Tax season involves piles of paperwork, lots of receipts, and plenty of opportunities for identity thieves. The Identity Theft Resource Center recommends the following precautions:
Millions of people now file their taxes online. Make sure your computer is protected by a firewall. There are good ones that are free to use.
Beware of phony phone calls and emails pretending to be from the IRS. The IRS does not solicit personal or financial information by email. You should never give out this information unless you have initiated the contact. Always be sure who you are dealing with. If you're not sure, call an official IRS phone number to check.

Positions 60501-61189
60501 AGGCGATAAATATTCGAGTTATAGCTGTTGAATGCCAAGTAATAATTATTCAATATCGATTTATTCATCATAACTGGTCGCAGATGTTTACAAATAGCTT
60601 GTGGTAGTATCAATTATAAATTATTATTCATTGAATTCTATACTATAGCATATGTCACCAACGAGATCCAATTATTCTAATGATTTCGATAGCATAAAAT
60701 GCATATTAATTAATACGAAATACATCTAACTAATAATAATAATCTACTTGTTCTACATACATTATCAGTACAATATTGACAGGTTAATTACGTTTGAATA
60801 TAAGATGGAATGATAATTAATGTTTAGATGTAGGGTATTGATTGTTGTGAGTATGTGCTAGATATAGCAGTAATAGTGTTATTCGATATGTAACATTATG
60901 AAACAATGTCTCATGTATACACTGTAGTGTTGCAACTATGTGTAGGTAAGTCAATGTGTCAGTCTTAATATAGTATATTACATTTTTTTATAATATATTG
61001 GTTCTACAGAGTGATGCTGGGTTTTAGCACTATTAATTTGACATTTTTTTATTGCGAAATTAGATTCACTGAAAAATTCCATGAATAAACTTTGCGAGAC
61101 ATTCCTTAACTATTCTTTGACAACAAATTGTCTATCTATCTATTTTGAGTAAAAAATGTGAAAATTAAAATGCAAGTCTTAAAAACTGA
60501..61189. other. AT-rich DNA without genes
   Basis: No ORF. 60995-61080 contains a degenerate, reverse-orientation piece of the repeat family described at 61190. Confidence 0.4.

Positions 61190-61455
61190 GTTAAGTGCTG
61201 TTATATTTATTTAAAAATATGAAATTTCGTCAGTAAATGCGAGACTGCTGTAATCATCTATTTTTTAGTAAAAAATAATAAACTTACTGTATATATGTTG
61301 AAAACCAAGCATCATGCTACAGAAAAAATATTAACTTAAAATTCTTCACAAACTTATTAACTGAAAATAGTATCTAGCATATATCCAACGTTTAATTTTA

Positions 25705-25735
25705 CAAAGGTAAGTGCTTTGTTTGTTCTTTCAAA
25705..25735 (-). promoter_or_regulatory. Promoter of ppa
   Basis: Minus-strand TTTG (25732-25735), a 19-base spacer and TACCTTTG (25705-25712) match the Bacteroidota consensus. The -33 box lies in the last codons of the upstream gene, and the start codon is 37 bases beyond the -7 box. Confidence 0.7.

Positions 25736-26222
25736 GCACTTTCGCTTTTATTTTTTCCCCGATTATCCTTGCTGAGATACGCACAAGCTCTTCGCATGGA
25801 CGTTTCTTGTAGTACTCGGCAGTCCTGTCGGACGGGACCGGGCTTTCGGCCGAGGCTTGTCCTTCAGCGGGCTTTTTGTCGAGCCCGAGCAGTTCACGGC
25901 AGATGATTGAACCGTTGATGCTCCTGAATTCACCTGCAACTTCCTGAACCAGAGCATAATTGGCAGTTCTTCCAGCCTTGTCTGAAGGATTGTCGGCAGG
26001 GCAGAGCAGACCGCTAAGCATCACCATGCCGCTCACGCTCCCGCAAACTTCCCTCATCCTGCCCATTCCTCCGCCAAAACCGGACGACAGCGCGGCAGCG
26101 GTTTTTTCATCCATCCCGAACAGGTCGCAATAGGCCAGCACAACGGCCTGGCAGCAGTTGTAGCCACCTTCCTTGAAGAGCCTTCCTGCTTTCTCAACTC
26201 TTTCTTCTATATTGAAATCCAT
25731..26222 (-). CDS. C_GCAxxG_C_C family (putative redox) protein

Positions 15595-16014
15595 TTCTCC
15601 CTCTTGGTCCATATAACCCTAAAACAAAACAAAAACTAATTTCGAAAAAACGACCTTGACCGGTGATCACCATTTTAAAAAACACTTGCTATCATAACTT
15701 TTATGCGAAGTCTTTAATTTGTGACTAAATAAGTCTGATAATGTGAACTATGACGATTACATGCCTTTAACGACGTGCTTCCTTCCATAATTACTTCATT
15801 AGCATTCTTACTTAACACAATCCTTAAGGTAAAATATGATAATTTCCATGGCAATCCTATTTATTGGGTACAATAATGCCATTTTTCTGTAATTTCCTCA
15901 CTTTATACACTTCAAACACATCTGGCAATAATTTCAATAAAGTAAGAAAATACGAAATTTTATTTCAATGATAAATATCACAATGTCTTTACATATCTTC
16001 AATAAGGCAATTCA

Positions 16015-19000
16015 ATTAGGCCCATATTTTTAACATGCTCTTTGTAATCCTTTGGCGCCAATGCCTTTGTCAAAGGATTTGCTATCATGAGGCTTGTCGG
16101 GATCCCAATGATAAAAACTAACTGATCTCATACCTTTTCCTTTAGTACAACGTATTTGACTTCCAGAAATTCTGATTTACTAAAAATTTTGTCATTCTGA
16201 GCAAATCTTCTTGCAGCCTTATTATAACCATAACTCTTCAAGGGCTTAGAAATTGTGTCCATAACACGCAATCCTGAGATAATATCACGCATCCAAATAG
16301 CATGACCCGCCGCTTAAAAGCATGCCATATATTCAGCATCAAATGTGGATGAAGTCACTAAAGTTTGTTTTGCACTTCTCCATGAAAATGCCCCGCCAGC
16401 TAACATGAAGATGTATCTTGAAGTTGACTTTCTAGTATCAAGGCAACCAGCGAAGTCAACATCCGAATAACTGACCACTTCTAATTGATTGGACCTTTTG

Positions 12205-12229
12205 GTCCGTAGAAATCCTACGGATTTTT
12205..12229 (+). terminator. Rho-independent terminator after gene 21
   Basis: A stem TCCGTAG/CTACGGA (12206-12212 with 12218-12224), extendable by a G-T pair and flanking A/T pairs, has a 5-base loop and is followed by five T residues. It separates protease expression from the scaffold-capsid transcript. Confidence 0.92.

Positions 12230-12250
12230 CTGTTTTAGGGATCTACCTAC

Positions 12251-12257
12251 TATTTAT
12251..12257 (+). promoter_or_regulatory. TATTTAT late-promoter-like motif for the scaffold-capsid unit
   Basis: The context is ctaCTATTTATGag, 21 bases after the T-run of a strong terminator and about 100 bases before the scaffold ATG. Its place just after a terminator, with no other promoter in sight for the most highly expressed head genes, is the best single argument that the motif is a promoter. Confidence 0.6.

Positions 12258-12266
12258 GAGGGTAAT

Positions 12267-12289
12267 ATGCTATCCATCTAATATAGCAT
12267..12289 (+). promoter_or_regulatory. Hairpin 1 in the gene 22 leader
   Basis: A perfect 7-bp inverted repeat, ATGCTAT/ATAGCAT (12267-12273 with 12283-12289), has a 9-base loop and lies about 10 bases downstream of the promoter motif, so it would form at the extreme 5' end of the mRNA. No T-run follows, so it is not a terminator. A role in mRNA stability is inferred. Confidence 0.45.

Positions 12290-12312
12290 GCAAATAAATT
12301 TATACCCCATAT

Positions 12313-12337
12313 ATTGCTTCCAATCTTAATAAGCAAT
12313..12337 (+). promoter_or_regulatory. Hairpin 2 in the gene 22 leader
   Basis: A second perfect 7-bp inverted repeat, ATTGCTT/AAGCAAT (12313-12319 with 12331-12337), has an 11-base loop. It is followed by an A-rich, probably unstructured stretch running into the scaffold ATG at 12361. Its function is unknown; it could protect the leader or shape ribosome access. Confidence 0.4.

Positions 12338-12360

Do not leave tax returns or other sensitive information in your out-going mail. Take them directly to the post office and drop them off inside.
Be careful about who you use to prepare your taxes. Check out companies with the Better Business Bureau. Ask them about their policies for security, information storage, and background checks.
Be careful about where you store old receipts and tax returns. Make sure that it is in a safe place with limited access. Even if your paperwork is several years old, an identity thief can still use it.
If you are paying by check, only write the last 4 digits of your Social Security number on it.
If there are documents you no longer need, don't just tear them up and throw them away. Use a good cross-cut shredder instead.
For more information on security during tax season, visit the NCUA's site, mycreditunion.gov